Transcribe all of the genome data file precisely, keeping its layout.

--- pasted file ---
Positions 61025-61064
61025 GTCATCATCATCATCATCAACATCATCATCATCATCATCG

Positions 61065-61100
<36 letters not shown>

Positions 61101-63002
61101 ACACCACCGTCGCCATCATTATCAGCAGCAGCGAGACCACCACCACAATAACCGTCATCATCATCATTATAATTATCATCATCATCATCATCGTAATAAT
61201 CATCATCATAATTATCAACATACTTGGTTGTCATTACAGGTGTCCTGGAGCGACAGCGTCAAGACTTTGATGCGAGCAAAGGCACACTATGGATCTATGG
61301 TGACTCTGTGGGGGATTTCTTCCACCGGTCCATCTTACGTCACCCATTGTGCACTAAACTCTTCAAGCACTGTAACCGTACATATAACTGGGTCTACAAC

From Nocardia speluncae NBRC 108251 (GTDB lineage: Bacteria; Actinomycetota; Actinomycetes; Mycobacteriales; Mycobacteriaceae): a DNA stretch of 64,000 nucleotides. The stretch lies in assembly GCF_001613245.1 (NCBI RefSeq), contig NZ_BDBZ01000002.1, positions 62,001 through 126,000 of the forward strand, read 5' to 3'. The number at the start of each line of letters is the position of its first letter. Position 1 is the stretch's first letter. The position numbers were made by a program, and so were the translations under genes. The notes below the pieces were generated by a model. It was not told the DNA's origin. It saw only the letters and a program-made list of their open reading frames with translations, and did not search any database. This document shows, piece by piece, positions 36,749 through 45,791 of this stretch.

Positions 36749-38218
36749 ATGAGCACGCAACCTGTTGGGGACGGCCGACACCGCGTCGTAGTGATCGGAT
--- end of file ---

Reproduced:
Positions 61025-61064
61025 GTCATCATCATCATCATCAACATCATCATCATCATCATCG

Positions 61065-61100
<36 letters not shown>

Positions 61101-63002
61101 ACACCACCGTCGCCATCATTATCAGCAGCAGCGAGACCACCACCACAATAACCGTCATCATCATCATTATAATTATCATCATCATCATCATCGTAATAAT
61201 CATCATCATAATTATCAACATACTTGGTTGTCATTACAGGTGTCCTGGAGCGACAGCGTCAAGACTTTGATGCGAGCAAAGGCACACTATGGATCTATGG
61301 TGACTCTGTGGGGGATTTCTTCCACCGGTCCATCTTACGTCACCCATTGTGCACTAAACTCTTCAAGCACTGTAACCGTACATATAACTGGGTCTACAAC

From Nocardia speluncae NBRC 108251 (GTDB lineage: Bacteria; Actinomycetota; Actinomycetes; Mycobacteriales; Mycobacteriaceae): a DNA stretch of 64,000 nucleotides. The stretch lies in assembly GCF_001613245.1 (NCBI RefSeq), contig NZ_BDBZ01000002.1, positions 62,001 through 126,000 of the forward strand, read 5' to 3'. The number at the start of each line of letters is the position of its first letter. Position 1 is the stretch's first letter. The position numbers were made by a program, and so were the translations under genes. The notes below the pieces were generated by a model. It was not told the DNA's origin. It saw only the letters and a program-made list of their open reading frames with translations, and did not search any database. This document shows, piece by piece, positions 36,749 through 45,791 of this stretch.

Positions 36749-38218
36749 ATGAGCACGCAACCTGTTGGGGACGGCCGACACCGCGTCGTAGTGATCGGAT